Archive for April, 2012
If you know DropBox, you know SkyDrive. In my 5 minutes cursory look at SkyDrive I can see it being a real challenger for DropBox. Or another way of looking at it is, why not have both?
Conceptually they work the same way. But there are some immediate advantages to SkyDrive as well. For one thing, there is more free space (7 GB to start with, instead of 2 GB). And you can more selectively control sharing. While I hear this is/has changed in DropBox, their permissions has always been very rough. Basically giving somebody shared access to a DropBox folder lets the other person control the folder’s contents, and all the sub-folders and files therein. SkyDrive has more selective settings it seems.
SkyDrive also lets you create Word and other Office documents via the web, much like Google Docs. I haven’t checked to see if there is collaborative editing or not.
There are also search features (though it was not able to find a word in a test Word doc I created via the web UI). Photos uploaded can also be automatically resized, which is nice when sharing. That worked great from my iPhone.
Google is also coming out with Google Drive, but (1) it’s not ready for me yet when I try to access and (2) the iOS apps are not available as of this writing. But I was able to immediately download and use the iPhone app for SkyDrive (which synced to my iPad) and it works just fine on both. So Microsoft has beaten Google out the door on this one.
I see a lot to like and not really anything to dislike about SkyDrive in a first test drive, except the search didn’t work on the web. Of course I never get search to work in DropBox either, so they are even on that score so far.
This is just a superficial look so far, but I say why not go for it and get some more cloud storage. I mean, why not?
I am shocked, shocked to learn that Walmart could have used bribery in Mexico to quickly expand its operations. And here whenever I’ve thought of Walmart, the first things to come to mind have been high ethical standards and good citizenship.
FUKUSHIMA — A decade from now, airborne radiation levels in some parts of Fukushima Prefecture are still expected to be dangerous at above 50 millisieverts a year, a government report says.
The report, which contains projections through March 2032, was presented by trade minister Yukio Edano Sunday to leaders of Futaba, one of the towns that host the crippled Fukushima No. 1 power plant.
The report includes radiation forecasts for 2012 to 2014, and for 2017, 2022 and 2032, based on the results of monitoring in November last year. It was compiled to help municipalities draw up recovery and repopulation programs for the nuclear disaster.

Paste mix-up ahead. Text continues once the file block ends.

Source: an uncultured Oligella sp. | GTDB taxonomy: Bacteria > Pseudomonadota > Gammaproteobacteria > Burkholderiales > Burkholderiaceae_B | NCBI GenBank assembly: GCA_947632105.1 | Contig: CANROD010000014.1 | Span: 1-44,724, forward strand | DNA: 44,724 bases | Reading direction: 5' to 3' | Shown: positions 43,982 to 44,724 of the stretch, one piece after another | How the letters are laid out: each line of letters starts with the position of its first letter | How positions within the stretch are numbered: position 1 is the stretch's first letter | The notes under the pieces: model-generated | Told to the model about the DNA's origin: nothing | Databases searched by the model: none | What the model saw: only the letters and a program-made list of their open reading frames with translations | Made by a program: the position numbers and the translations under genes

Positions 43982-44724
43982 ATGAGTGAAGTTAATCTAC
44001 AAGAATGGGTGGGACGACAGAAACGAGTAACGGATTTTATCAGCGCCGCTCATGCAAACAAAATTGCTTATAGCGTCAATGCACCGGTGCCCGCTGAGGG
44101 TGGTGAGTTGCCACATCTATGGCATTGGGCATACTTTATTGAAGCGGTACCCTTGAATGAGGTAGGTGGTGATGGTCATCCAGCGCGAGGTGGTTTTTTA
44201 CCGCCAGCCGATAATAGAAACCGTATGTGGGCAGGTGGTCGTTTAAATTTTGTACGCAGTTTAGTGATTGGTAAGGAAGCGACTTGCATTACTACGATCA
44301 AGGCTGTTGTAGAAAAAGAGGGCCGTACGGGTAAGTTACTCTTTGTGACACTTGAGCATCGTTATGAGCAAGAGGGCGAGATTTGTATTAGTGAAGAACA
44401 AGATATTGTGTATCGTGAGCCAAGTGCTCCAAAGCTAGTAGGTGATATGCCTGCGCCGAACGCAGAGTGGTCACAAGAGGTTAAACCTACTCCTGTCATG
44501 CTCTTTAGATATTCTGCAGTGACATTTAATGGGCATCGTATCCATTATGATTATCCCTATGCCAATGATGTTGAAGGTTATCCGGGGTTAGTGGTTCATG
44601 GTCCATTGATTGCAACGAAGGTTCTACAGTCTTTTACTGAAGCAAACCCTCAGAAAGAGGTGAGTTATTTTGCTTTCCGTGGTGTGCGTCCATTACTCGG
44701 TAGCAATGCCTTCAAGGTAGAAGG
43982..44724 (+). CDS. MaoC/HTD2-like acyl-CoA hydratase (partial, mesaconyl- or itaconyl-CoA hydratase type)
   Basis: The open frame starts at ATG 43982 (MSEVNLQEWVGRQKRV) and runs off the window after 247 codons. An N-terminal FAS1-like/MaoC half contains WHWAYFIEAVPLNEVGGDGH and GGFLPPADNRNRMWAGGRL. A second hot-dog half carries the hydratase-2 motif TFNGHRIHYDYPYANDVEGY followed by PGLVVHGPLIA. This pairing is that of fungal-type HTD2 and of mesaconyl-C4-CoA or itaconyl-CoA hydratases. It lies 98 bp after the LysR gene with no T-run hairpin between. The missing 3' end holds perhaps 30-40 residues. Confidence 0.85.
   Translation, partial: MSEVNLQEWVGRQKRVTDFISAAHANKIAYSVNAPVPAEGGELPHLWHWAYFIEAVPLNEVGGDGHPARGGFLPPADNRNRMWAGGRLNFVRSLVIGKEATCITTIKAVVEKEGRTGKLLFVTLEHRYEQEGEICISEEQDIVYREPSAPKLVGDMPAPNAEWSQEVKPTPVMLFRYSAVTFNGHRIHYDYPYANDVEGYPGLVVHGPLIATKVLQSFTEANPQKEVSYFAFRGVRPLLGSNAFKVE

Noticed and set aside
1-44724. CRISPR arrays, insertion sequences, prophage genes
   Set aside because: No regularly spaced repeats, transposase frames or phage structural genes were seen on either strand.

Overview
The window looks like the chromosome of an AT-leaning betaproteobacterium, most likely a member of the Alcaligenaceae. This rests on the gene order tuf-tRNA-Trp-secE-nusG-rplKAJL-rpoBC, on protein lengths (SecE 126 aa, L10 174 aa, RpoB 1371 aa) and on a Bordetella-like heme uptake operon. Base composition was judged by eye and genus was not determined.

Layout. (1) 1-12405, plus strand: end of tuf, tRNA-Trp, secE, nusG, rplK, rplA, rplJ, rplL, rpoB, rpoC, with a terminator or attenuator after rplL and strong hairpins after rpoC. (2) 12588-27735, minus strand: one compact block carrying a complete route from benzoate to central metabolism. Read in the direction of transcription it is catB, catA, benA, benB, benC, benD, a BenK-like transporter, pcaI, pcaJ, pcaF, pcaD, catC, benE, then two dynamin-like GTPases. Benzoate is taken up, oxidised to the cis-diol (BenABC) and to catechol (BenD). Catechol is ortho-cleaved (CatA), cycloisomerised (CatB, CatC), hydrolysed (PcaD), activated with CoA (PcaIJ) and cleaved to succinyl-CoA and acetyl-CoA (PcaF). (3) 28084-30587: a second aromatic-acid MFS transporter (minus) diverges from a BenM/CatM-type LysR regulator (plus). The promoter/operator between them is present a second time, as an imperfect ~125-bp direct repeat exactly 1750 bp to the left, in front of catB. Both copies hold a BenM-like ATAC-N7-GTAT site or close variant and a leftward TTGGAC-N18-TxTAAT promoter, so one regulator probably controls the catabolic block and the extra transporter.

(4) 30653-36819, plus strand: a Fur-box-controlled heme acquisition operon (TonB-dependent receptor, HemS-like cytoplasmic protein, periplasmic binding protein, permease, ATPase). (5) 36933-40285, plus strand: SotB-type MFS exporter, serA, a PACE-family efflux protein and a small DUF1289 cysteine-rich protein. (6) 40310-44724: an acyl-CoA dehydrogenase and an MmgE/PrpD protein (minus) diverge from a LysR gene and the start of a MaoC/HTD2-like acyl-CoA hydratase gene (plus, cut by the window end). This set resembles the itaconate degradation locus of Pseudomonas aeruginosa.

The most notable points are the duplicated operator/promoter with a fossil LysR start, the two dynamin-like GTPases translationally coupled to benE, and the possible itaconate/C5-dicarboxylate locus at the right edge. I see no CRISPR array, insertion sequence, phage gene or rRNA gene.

The forecasts do not take into account experimental decontamination efforts.
Earlier this month, the government designated areas where annual radiation dosage exceeds 50 millisieverts as those likely to remain off-limits to evacuees in the near term.
The report said that annual radiation levels in March 2022 will probably exceed 50 millisieverts in some of the areas, including Futaba and Okuma, the other town that hosts the radiation-leaking plant.
In another meeting between the central and local governments, Reconstruction Minister Tatsuo Hirano presented a draft policy for reviving Fukushima that is based on a special reconstruction law that took force in March.
The draft said the central government will provide fiscal support to improve living conditions and revive the regional economy and communities.
The government plans to give Cabinet approval to the policy as early as May.
The decommissioning process at the Fukushima No. 1 nuclear power plant faces a further obstacle after Tokyo Electric Power Co. said radiation readings in the containment vessel of the No. 2 reactor were at fatal levels on March 27.
It said readings were detected as high as 72.9 sieverts per hour, which would be fatal to humans in the event of a leak.
That is also enough to affect electronics in robots or other remote-controlled equipment used to probe the reactor ahead of final decommissioning.
Junichi Matsumoto, acting general director of TEPCO’s Nuclear Power and Plant Siting Division, said, “We believe it is the effect from the fuel (that melted) and leaked into the containment vessel. For the decommissioning operation, we will need to develop equipment that can withstand high radiation levels.”
The March 27 announcement marked the first time TEPCO directly measured radiation levels within the containment vessel of the No. 1 to No. 3 reactors where reactor meltdowns occurred a year ago.
TEPCO workers inserted an industrial endoscope into the containment vessel of the No. 2 reactor and measured radiation levels at eight locations. The highest reading of 72.9 sieverts was recorded about 4.2 meters from the bottom of the vessel.
After the Fukushima nuclear disaster flared, the highest radiation level recorded was about 10 sieverts per hour last August around piping near the main exhaust duct of the No. 1 and No. 2 reactors.
At that time, the high radiation was considered the result of fuel leaking during the venting process. The latest reading is not only much higher but reinforces the possibility that the decommissioning process will be prolonged.
High radiation levels can cause electronic parts to malfunction. The latest measurement throws another spanner in the works: Much more work will need to be done to decontaminate the area to reduce radiation levels.
Decommissioning of the No. 1 to No. 3 reactors will involve the unprecedented process of collecting nuclear fuel that has melted into the containment vessel.
Decommissioning was initially expected to take around 30 years, but that estimate will likely now have to be revised.